North San Juan, CA — North San Juan resident, part-time chemtrail researcher and amateur ionizing radiation hobbyist Skyy Wolford announced to a somewhat disinterested crowd out in front of the Sierra Super Stop that Area 51 is an elaborate hoax and does not exist. Mr. Wolford, who was recently in the news following his landmark Wi-Fi disability settlement, has been studying what he calls “the Area 51 anomaly” for the past 3 years.
“There’s this thing I learned on the Internet called the Bielefeld effect,” said a mood-elevated Mr. Wolford in a telephone interview. “It’s where there’s this illusion that someplace actually exists. People talk about it. They even claim to know people there. But it’s all fake. They’re either part of the conspiracy to keep the hoax alive, or they’re delusional. What’s even more interesting, is that this effect has become more pronounced after Donald Trump made a so-called visit at the fictitious facility. Really interesting, eh? Think about how far this conspiracy goes up the chain of command.”
The Bielefeld effect, also known as the Bielefeld conspiracy, spread in 1994 on the German Usenet, which claimed that the city of Bielefeld does not exist, but is an illusion propagated by various Illuminati forces. Initially an internet phenomenon, the effect has since spread to other hoaxes like Area 51. To this day German Chancellor Angela Merkel, refers to Bielefeld in her speeches, even though the city doesn’t exist.
Area 51 is supposedly a secret U.S. Air Force military installation located at Groom Lake in southern Nevada. The site is administered by Edwards Air Force Base in Southern California. The installation has been the focus of numerous conspiracies involving extraterrestrial life, though its only confirmed use is as a flight testing facility. We attempted to contact the Federal government on three occasions to verify its existence, each time we were told not to call back. This makes Mr. Wolford’s observations seem less crazy.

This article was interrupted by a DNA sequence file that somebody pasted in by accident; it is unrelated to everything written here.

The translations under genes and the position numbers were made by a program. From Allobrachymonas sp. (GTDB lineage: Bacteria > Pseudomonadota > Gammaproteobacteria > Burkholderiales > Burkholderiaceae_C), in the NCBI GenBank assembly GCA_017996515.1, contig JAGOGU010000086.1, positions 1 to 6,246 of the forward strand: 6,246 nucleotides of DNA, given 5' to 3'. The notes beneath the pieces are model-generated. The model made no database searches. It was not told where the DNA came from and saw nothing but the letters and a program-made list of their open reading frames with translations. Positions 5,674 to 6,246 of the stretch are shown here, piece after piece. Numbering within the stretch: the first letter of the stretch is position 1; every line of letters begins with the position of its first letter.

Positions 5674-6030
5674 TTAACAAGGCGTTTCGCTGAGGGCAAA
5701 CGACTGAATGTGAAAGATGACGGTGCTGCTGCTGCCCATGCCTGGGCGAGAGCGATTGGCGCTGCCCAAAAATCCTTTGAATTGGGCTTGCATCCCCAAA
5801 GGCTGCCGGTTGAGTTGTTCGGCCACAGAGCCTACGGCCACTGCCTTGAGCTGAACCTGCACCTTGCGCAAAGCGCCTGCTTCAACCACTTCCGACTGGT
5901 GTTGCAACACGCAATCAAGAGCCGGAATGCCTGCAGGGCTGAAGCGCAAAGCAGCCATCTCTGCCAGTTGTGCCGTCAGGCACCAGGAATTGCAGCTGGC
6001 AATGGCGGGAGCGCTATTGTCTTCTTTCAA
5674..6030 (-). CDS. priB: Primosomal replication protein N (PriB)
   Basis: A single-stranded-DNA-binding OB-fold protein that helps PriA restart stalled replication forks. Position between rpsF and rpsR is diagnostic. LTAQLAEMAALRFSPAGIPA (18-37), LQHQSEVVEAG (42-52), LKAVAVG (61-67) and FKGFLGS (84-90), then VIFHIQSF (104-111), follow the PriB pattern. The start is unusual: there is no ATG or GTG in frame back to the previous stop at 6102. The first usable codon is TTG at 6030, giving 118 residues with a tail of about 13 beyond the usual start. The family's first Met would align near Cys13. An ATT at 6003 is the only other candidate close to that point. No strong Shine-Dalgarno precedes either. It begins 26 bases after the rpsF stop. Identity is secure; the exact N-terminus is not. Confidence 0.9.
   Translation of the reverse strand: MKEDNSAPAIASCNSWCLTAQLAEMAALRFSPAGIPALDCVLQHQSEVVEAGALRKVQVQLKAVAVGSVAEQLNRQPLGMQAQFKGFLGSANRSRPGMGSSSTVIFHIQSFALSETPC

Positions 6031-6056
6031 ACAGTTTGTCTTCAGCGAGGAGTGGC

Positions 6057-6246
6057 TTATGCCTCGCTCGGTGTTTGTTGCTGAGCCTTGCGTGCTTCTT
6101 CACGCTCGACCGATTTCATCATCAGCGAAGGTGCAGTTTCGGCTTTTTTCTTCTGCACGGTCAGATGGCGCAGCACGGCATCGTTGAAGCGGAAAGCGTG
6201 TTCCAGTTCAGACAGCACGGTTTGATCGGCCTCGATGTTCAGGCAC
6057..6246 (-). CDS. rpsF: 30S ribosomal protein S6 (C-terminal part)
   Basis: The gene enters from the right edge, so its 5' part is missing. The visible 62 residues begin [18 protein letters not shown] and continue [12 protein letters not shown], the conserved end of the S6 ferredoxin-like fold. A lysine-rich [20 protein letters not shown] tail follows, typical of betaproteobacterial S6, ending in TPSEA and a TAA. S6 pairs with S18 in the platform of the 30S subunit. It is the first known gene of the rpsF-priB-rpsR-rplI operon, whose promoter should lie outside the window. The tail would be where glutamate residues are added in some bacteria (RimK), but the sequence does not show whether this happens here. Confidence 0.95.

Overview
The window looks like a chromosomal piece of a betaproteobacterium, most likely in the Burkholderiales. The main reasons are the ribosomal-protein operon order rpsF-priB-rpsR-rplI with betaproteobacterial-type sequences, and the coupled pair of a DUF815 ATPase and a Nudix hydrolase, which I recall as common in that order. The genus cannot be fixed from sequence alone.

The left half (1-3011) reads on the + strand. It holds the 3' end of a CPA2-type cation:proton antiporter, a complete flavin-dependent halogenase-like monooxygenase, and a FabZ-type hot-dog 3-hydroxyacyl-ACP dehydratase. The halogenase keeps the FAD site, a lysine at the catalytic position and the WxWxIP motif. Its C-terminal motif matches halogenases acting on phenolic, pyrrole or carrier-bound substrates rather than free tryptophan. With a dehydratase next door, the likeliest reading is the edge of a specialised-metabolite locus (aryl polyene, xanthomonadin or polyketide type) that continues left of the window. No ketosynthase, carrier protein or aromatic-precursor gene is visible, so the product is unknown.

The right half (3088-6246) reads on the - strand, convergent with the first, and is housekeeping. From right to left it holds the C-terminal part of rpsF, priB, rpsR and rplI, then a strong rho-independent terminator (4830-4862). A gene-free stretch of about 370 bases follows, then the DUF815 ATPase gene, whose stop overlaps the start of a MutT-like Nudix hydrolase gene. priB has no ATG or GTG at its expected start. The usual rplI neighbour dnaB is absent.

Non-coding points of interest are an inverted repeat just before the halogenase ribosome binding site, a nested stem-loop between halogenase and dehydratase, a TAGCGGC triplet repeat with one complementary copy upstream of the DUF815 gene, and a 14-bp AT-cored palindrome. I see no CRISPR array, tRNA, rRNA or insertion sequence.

“Look,” continued Mr. Wolford, “It’s effortless to prove that Area 51 doesn’t exist. All you have to do is answer these three questions. Number one. Do you know anyone from Area 51? Two. Have you ever been to Area 51? And lastly, number three. Do you know anybody who has ever been to Area 51? And don’t say The Clintons. Everyone always says The Clintons.”
We reached out to Mr. Wolford’s local community and asked them his three questions.
“Area 51 is not a real place. Google it, and you will find out for yourself! I lived in Rachel [Nevada] and drove to where Area 51 was supposed to be,” said Christopher J. Rushin who currently lives in nearby Grass Valley, “I’ve been there, and there’s nothing there but hills and dirt and a few people and shit. No signs of aliens or UFOs whatsoever.”
Others were more philosophical about the hoax, maintaining that they might have only dreamed about the city.
“I’ve been near Area 51, and now that I think about it, it probably doesn’t exist,” commented Justin Anderson of Penn Valley, CA. “The place did seem too perfect, like a dream or something.”
Still, others were a part of the conspiracy calling people who believe such things “stupid idiots.”
“I’m a truck driver. I live in Las Vegas, and I get many shipments into and out of Groom Lake for the Military,” said a Nevada truck driver Don “Dredge” Smith, a fact that bolsters his status as a Mossad/CIA operative, according to Mr. Wolford “As a matter of fact, my wife grew up in shack around Area 51. So for you to even state it doesn’t exist as a base, whatever y’all want to call it, makes me believe you are an idiot. Or a troll. Or a Trump supporter.”
As for Mr. Wolford, he gave us an old “I told you so.”
“Nice try,” continued Mr. Wolford. “You thought I was making this up, didn’t ya? Well, now you know what I know. As soon as you run into someone who was a Mossad operative, they immediately start calling you an idiot for calling out the Area 51 hoax. But you get used to it after a while. Your skin gets tough with this thing I like to call, ‘The Truth.'”